In less than a decade, media consumption has dramatically changed. Apologies for that obvious statement, but when you think about it, it is insane how fast it changed, compared to how long traditional media dominated. There is extensive explanation of this shift — Moore’s law, broadband speed — so I want to focus on what actually changed, and what didn’t.
Facebook and Snapchat are your new providers of light, on-demand entertainment — the new MTV. You fire them when you need to unplug for a bit, and you might not see any breathtaking content in there. For amazing pieces, you can go to Netflix and Youtube for long and less long-form content — kind of like movie theaters, DVDs and premium cable.
Interested in live news? Twitter is real-time and effective when curated. Almost entirely replaced TV/radio/daily papers in my news consumption habits. People also love to flip through pages of magazines — now they scroll down their Instagram and Tumblr feeds for a great mix of pictures and topics. Think Vogue’s glossy pages.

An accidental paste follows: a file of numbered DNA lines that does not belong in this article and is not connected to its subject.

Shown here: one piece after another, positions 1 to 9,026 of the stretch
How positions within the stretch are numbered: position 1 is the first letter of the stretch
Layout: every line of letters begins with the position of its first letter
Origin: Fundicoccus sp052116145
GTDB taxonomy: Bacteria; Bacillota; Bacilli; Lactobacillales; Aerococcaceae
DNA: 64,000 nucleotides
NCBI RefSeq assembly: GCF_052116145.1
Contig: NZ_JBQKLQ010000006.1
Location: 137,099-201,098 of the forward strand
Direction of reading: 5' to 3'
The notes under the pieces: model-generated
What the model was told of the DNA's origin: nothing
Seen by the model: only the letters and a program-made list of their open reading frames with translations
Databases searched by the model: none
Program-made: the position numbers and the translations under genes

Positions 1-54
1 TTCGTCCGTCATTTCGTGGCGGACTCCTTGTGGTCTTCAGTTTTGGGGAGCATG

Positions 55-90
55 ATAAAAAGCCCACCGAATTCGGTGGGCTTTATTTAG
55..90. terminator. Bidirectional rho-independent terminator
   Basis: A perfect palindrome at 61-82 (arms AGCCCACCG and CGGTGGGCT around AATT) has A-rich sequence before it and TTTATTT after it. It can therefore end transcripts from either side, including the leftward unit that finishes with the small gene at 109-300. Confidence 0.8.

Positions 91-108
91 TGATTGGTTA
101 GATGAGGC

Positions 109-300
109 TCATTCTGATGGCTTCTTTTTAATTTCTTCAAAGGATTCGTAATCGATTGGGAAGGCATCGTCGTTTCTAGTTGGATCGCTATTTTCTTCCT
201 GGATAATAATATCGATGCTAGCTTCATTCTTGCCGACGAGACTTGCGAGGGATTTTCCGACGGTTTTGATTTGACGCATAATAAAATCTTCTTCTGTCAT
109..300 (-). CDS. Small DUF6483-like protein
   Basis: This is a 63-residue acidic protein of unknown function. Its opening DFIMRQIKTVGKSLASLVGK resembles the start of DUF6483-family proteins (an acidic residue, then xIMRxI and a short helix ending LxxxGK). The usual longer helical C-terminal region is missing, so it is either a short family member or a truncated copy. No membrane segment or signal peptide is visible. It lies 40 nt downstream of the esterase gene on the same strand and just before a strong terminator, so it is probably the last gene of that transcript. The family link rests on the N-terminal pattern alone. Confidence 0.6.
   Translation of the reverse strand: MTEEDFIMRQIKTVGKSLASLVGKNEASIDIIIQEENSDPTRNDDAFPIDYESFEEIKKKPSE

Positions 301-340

What is striking is that all these channels are image-first: text and audio become secondary — even Twitter works better with images. Also, content is getting shorter and shorter: tweets, snapchats, youtube videos… One could argue that “short” is the direct consequence of “image-first”, as it is a lot faster to communicate through images compared to text and audio.
We often hear that new media is You for You by You i.e. user-generated content. What I see is that the most popular content on Facebook, Twitter, Snapchat, Youtube, Instagram is created by a small group of organizations/power users. You don’t have to create — you can simply consume/unplug, just like good old TV.
Media became more visual, attention spans got shorter, but the content itself remains the same: news and entertainment created by a few, for the masses to consume and feel like they belong. Now one thing that really changed is the challenge for advertisers: they can’t just shout during breaks (TV, radio, papers, movies…). Advertising design needs to adapt.